The Old Post Office before it became a hotel

The Old Post Office has been the tallest building on Pennsylvania Avenue since it was completed in 1899.

©Angela N.

At 315 feet, the tower of the building rises high above its surroundings in the Federal Triangle area.

View of the Old Post Office from the Washington Monument. ©Angela N.

The building is owned by the U.S. Government. It was used as the Post Office headquarters until 1914, then was used as various government offices for most of the next hundred years.

In 2013, the General Services Administration accepted a bid from the Trump Organization for a 60-year lease to turn the building into a hotel. The Trump Organization intends to sell the lease, and the GSA has recently approved a lease transfer to the CGI holding company that will turn it into a Waldorf Astoria Hotel.

These photos were taken in the 2013-2016 period, just before it became a hotel, and show the faded glory of the old building.

One of the most striking features was the checkerboard flooring:

©Angela N.

The building has nine floors of corridors surrounding a central atrium:

©Victoria Pickering

The corridors have ornate detailing on the columns:

©Victoria Pickering

Looking up, there is a glass ceiling above the atrium. This glass ceiling was added during a 1983 renovation.

©Victoria Pickering
©Angela N.

At the right angle, you can see the top of the tower through the glass ceiling.

©Angela N.

The National Park Service administers the tower of the building. Free tours of the tower are available – they have been halted during the pandemic but are likely to re-open soon. You can either get off the elevator at the top floor, or two floors below and walk up the interior tower stairs:

©Victoria Pickering

Once in the tower, there’s an amazing view of D.C. from all four sides of the tower.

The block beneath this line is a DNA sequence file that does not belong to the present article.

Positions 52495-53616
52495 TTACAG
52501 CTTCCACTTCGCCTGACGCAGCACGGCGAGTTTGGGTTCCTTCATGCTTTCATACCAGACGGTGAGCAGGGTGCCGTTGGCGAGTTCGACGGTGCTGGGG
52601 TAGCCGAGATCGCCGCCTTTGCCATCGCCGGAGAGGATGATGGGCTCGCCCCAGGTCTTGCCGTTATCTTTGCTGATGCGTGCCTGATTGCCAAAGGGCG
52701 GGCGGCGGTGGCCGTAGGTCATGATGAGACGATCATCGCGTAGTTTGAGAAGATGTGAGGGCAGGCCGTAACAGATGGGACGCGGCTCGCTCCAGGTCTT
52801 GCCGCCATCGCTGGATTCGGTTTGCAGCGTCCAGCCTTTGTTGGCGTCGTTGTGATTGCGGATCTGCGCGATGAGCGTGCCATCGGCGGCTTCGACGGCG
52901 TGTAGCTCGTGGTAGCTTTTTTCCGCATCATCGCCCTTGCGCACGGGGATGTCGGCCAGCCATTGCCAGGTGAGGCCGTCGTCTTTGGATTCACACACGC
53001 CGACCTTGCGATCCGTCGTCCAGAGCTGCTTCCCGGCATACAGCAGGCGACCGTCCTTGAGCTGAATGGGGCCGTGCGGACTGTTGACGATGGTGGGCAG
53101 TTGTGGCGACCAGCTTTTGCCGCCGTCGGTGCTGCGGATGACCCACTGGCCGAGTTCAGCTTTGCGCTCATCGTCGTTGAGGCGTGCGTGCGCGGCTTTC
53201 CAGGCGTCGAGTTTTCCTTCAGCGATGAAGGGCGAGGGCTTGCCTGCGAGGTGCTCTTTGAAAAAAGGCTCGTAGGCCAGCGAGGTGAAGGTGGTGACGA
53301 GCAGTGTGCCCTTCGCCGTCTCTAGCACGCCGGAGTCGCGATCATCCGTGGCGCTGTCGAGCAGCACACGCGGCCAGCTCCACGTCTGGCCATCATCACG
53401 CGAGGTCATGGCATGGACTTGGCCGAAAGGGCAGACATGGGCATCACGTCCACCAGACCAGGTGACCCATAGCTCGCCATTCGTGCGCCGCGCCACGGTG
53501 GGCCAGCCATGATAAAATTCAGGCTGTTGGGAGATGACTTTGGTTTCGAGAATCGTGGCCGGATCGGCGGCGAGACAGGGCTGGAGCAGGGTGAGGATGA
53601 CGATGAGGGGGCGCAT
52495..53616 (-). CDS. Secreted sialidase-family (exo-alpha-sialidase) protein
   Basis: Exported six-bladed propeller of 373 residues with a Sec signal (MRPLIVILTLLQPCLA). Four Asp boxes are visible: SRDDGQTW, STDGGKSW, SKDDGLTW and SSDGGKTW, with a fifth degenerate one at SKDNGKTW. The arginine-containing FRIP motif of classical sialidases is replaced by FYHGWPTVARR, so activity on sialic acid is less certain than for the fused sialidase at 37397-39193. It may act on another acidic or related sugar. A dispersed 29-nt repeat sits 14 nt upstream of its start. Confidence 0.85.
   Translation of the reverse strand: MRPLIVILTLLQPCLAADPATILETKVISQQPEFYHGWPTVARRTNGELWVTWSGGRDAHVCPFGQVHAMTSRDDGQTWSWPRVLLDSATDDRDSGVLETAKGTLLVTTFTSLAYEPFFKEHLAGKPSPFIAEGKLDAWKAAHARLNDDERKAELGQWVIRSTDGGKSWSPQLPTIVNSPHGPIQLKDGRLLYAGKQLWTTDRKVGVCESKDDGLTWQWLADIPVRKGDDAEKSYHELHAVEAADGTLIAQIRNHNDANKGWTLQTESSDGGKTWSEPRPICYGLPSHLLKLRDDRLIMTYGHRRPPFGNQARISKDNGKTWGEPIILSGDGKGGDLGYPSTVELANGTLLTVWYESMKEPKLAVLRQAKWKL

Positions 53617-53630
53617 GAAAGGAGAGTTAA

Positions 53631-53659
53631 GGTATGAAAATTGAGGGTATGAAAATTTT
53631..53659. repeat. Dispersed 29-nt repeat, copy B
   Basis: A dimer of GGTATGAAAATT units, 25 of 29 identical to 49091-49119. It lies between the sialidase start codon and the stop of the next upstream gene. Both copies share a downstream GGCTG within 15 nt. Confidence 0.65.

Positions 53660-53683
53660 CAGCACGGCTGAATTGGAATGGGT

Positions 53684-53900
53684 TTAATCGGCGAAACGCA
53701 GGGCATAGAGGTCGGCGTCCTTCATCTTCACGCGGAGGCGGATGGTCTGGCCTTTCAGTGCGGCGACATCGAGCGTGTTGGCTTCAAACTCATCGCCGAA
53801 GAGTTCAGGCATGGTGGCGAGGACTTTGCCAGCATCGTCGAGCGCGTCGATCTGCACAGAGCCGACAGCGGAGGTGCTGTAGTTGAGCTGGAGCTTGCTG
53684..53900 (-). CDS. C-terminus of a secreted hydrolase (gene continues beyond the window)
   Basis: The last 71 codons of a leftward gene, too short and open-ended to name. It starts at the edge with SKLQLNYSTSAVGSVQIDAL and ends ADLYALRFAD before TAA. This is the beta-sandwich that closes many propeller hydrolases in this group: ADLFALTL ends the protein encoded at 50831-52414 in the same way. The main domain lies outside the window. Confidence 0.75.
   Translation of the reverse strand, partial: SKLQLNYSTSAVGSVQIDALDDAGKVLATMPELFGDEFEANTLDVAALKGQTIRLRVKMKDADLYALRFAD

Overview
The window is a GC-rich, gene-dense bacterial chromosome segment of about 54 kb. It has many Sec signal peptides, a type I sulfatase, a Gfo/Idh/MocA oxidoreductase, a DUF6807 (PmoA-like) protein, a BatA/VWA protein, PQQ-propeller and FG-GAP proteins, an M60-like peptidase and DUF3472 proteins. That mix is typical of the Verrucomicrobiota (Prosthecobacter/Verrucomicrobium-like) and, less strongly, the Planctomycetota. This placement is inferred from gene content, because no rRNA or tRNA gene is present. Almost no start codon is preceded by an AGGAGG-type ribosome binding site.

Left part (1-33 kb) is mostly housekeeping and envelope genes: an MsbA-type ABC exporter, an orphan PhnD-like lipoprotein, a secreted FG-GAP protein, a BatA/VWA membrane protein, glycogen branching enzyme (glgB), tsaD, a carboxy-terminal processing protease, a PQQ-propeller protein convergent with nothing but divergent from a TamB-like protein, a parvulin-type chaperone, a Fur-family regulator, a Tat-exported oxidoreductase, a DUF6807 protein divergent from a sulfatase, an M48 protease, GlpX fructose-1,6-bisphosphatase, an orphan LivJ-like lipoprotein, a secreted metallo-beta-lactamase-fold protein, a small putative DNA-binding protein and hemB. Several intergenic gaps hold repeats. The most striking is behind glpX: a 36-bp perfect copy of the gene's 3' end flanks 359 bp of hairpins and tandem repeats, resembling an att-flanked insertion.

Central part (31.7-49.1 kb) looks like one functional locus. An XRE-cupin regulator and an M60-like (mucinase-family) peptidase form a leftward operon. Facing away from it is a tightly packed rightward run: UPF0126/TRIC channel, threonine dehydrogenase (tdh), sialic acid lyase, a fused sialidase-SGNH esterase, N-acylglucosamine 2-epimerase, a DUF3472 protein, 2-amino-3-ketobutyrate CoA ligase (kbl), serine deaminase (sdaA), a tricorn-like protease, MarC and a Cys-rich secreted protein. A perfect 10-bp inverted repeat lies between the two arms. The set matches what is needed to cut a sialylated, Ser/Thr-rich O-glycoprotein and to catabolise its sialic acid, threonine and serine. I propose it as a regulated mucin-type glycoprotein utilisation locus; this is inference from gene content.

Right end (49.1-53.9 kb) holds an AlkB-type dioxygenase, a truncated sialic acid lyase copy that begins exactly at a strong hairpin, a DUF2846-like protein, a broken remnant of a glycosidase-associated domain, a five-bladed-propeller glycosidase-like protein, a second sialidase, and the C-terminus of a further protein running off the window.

Pennsylvania Avenue seen through the tower barriers. ©Victoria Pickering
©Victoria Pickering
©Angela N.©

When you are in the tower, you can see the shadow that the top of the tower casts on nearby buildings.

©Angela N.

The inner workings of the clock are visible in the tower:

©Victoria Pickering

The clock mechanism casts a fascinating shadow on the walls of the tower:

@Angela N.

And a look back when the tower became a stage

In 2012, the Kennedy Center sponsored a dance performance on the tower by Bandaloop, a dance collective that combines climbing skills and aerial dancing. While a crowd of thousands looked up from Pennsylvania Avenue, the dancers came out of the top windows of the tower and danced down it, while other dancers emerged from different windows.

©Victoria Pickering

While we think of the building as such a prominent landmark in D.C., it was almost torn down twice – during the 1920’s when Federal Triangle was built, and during the 1970’s as part of a plan for a revised Federal Triangle. The building was designed in the Romanesque Revival style, which became unpopular almost immediately after the building was completed, and there was constant pressure to tear it down and replace it with a building in the neo-classical style of the other buildings in Federal Triangle. It is now on the National Register of Historic Places and safe from demolition.

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